Alex Stieda was the first North Amer­i­can to wear the Tour de France yel­low jer­sey on the sec­ond day of the 1986 Tour de France. He went on to wear five jer­seys in to­tal that year, in­clud­ing the polka dot for Best Climber, white for Best Rookie, red for In­ter­me­di­ate Points, and the com­bi­na­tion. Af­ter los­ing the yel­low, Stieda held on to the polka-dot jer­sey for an ad­di­tional five days over the hills of northern France. At the 1982 Commonwealth Games in Bris­bane, Australia, he won a bronze medal in the In­di­vid­ual Pur­suit and claimed the same re­sult at the 1983 Univer­si­ade.


Brian Wal­ton rep­re­sented Canada at the Olympic Games on three oc­ca­sions, with 1996 be­ing the most suc­cess­ful, given his sil­ver-medal per­for­mance in the track Points race. He was also a three-time 1995 Pan Am Games medal­ist with a gold in the road race and Points race and a bronze medal in the In­di­vid­ual Pur­suit. At the 1999 Pan Am Games in Win­nipeg, Man., Wal­ton de­fended his road race ti­tle with an­other gold-medal per­for­mance. Wal­ton won nu­mer­ous in­ter­na­tional races, in­clud­ing the 1989 Milk Race dur­ing his 12-year Professional ca­reer.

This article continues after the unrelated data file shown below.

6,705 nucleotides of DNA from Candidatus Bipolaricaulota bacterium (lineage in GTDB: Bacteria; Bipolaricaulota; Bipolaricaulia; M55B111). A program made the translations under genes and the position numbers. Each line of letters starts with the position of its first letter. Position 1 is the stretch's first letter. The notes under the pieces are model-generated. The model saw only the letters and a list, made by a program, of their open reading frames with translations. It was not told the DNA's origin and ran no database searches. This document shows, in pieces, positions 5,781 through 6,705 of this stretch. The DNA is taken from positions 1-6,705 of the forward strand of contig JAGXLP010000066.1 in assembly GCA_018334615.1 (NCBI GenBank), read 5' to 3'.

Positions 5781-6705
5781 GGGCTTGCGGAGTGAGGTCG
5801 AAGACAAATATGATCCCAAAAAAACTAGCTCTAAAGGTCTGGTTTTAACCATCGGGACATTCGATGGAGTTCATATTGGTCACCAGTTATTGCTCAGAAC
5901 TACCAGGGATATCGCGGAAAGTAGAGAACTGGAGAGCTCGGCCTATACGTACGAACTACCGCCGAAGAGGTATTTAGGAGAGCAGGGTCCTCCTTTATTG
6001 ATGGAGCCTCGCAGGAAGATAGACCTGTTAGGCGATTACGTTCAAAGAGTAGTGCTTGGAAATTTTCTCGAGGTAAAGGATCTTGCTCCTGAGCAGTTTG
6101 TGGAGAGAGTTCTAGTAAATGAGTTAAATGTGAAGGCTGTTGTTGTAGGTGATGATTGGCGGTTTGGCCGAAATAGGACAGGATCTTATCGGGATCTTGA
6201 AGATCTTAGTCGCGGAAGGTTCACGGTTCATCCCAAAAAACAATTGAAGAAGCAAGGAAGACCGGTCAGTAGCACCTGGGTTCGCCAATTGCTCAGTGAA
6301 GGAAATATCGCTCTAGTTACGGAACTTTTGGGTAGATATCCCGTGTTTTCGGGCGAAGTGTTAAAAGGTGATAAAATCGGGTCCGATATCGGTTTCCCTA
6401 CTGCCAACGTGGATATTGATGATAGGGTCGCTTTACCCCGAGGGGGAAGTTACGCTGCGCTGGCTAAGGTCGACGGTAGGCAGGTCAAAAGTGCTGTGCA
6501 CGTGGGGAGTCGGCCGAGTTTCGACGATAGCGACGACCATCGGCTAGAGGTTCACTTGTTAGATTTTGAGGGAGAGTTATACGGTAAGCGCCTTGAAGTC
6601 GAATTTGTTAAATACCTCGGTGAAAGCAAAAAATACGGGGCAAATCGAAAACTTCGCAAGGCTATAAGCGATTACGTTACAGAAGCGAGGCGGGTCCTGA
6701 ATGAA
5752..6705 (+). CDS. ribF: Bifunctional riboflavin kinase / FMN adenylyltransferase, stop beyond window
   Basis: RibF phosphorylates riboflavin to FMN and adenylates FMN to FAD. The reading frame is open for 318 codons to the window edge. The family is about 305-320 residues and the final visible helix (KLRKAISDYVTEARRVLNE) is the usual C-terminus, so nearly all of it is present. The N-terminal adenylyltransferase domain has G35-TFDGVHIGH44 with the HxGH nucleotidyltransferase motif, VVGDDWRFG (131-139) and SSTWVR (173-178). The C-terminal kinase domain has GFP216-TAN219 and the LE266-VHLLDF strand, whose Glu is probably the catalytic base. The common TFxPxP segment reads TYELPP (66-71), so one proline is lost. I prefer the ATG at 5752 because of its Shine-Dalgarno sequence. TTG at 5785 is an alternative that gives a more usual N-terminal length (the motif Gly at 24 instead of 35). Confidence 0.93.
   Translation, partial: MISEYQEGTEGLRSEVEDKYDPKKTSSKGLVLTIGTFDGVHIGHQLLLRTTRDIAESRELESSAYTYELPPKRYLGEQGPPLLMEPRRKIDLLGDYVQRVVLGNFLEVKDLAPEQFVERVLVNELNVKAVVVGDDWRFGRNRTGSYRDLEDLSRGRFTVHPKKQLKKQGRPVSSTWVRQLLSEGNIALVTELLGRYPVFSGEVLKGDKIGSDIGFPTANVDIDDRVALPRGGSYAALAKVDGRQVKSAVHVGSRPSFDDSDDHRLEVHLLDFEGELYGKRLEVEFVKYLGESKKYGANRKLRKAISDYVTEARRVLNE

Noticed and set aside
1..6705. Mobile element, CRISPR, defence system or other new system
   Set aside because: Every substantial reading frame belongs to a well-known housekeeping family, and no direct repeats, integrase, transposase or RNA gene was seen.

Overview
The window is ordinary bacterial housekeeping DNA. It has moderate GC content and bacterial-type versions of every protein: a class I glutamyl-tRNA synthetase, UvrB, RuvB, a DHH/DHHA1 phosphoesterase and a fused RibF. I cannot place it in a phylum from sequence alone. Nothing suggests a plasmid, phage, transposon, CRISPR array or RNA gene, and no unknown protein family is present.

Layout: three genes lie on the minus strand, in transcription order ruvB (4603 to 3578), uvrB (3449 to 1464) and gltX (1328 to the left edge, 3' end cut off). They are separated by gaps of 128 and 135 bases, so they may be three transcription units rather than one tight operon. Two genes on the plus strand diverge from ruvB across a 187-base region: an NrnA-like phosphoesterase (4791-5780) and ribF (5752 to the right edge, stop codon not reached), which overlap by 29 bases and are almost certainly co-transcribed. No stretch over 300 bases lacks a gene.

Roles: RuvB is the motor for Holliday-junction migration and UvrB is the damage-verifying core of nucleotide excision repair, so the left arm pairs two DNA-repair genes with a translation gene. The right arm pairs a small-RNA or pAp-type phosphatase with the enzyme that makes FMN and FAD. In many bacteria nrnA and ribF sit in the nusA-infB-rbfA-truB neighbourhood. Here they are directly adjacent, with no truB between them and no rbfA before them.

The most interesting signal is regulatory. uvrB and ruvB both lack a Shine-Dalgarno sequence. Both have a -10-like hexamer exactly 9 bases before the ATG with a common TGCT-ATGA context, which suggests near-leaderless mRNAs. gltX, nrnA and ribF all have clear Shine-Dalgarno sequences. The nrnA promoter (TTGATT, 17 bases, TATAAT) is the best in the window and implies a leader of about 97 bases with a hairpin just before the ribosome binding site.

(fac­ing page) Class of 2016 Hall of Fame in­ductees (l-r): Alex Stieda, Louise Lalonde, Brian Wal­ton, Gord Fraser (ab­sent Marie-Hélène Pré­mont, Canada’s 1908 men’s

Team Pur­suit squad)

(left) Of­fi­cial plaque un­veil­ing at the Mat­tamy Na­tional Cycling Cen­tre.

(be­low left) In­au­gu­ral Ride with Le­gends p/b Lexus was a big suc­cess.

ident, John Tolkamp, who con­grat­u­lated the in­ductees and re­marked that “the Hall of Fame is an im­por­tant part of hon­our­ing con­trib­u­tors to the sport in Canada.” Then it was time for photo opps with the in­ductees and their crys­tal awards, along with...